By Emily M. Hobbs Staff Writer
April 24, 2014
If you head down US 421 from Clinton to the Cooperative Extension office, odds are you might find someone outside working in the garden and green house across the street.
“We have several different things going on,” said Amanda Bradshaw, 4H Extension agent, who works on youth development and spends much of her time working in the teaching garden.
“The teaching garden is where Teen Court and Restitution kids come,” explained Bradshaw. The garden area has raised beds as well as shaded picnic tables, a compost bin, sinks for washing up, and a greenhouse.
“We teach (them) life lessons on how to produce for themselves, so they can if they need to,” she detailed. The teaching area is Sampson County specific which means that students who come to learn about gardening and growing are learning about plants indigenous to the area.
“We talk about what is under and above ground,” said Bradshaw. The “Garden on the Grow” also hosts young students from pre-school to third grade on a regular basis.
“Students learn about plant identification and the needs of a plant,” said Bradshaw. “It’s in line with their standard course of study.” She also said that the students will learn about things like insects, and why they are important in the garden.
“The students get to plant two cups with seeds,” Bradshaw added. “They plant a squash and a sunflower seed to take home.” The new plantings get placed in beverage boxes with lids which she said allows the kids to take them home with them on the bus.
“It allows them to grow and see what happens, plus they are pretty hard to kill,” said Bradshaw. “They also get to measure it as it grows.” Students also get to check out the greenhouse, which she said is a great teaching area if the weather is bad. Often it can be really hot, and having the picnic tables in the shade allows them to use all the area for workshops and have a cool place to relax.
“The Master Gardeners use the greenhouse too sometimes,” she added. “Maybe they need to get some size on something before they move it to their house or it gets sold.” This is the second full year that the 4H garden has been out there she said.
She also mentioned that she gets two to three calls a week from people wanting information about how to build their raised beds.
“Raised beds are good for the elderly or those with no space,” explained Bradshaw. “They can sit on the edge to garden.” One box could be enough for a whole family if it is planted right.
“People stop in or call all the time because they are so user friendly for both kids and adults,” she said. “I had to draw up plans.” The raised beds at the Cooperative Extension are 16’ by 4’ and take a lot of dirt to fill.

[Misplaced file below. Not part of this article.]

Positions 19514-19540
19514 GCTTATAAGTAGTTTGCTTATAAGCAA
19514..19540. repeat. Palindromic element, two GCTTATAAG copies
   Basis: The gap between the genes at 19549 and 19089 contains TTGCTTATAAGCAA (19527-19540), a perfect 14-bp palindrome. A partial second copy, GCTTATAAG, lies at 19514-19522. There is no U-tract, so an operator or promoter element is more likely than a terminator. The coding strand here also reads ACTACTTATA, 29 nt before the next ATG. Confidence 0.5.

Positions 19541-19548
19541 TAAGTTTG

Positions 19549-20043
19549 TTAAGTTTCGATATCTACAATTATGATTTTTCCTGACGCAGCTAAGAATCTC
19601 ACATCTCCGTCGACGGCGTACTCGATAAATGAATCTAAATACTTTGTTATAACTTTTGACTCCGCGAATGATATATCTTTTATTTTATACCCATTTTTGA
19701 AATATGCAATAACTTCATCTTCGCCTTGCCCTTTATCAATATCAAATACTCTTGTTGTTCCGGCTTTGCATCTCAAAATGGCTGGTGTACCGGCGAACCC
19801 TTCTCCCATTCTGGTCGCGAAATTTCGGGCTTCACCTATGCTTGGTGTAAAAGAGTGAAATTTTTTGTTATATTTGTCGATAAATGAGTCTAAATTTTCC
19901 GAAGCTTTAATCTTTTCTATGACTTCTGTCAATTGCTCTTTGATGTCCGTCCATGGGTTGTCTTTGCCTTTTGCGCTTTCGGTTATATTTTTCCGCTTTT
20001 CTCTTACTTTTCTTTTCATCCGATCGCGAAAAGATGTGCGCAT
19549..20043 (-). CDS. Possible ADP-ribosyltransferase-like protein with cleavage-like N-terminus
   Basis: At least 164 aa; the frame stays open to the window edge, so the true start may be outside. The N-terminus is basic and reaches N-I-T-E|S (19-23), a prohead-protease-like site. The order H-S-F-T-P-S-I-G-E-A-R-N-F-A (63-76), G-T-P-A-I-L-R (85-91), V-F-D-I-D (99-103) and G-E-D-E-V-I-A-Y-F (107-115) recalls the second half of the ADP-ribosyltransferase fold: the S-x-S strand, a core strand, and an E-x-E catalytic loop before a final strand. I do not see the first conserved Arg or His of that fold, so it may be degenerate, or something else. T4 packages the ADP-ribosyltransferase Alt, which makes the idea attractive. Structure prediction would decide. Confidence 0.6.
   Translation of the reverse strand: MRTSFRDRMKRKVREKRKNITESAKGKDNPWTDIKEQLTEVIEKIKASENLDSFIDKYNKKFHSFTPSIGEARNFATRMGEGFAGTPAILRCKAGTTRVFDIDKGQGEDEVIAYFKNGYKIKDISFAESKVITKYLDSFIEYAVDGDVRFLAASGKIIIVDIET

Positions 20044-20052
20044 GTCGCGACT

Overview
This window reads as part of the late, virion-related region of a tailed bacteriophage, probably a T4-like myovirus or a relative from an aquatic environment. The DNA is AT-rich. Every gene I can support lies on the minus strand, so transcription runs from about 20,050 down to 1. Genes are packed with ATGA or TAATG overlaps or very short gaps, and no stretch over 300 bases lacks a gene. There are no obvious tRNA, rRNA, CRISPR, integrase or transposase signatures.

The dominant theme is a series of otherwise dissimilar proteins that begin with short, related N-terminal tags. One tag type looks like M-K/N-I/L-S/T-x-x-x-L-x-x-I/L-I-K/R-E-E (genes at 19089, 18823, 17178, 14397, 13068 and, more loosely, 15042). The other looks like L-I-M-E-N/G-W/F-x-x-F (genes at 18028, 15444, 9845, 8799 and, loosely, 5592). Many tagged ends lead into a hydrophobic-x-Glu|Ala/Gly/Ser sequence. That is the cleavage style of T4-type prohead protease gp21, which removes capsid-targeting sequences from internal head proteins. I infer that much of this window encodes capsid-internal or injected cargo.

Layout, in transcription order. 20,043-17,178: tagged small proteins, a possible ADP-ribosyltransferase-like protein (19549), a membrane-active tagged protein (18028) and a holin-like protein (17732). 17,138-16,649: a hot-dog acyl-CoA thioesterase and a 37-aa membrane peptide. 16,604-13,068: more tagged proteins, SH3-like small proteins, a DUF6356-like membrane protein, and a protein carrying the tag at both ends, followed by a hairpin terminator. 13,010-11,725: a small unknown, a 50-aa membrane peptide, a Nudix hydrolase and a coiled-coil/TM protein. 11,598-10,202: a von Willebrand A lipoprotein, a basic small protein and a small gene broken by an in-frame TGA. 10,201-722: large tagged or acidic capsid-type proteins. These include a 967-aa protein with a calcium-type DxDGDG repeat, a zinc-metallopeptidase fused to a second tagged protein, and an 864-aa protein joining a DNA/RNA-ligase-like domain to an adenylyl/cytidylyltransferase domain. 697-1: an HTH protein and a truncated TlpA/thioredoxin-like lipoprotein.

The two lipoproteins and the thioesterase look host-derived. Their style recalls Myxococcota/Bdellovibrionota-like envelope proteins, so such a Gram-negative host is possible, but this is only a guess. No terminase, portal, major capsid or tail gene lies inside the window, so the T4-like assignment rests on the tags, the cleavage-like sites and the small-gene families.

“It takes a lot of potting soil,” she said. “More than people realize.” They are large enough that it can take a dump truck to fill them so sometimes people may scale them down to an 8’ by 4’ instead. They also do not have to be built into the ground; however, if they aren’t going into the ground she recommends that they have extra reinforcement.
“The posts are in the ground here,” said Bradshaw. LC Kerr School received some boxes that were built by the high school and moved over to the elementary school she said.
“We keep something going on all the time,” Bradshaw said. “Kids need to understand food sources and what Sampson County does. Agricultural education is one of our biggest goals throughout the year.” They also often have something going on at the livestock facility at the same time as well.
Bradshaw does have some recommendations for folks looking to put in their own garden right now without experience.
“Start small and don’t plant a two acre garden,” she said. “Most importantly make sure it is near a water source.” If you don’t have sufficient space to do a raised bed or regular garden, she encourages a gardener to look towards pots.
“Make sure you have enough sun,” she added. “You need at least six hours a day.”
“Plant what you are doing to eat,” Bradshaw reminded. “It will keep you motivated to work on it.”
“Have a plan and don’t plant 20 tomato plants unless you have a use for all those tomatoes,” she said.
Amanda Bradshaw can be reached by calling the Cooperative Extension at (910) 592-7161 or via email firstname.lastname@example.org
Emily M. Hobbs can be reached at 910-592-8137 ext. 122 or via email at email@example.com.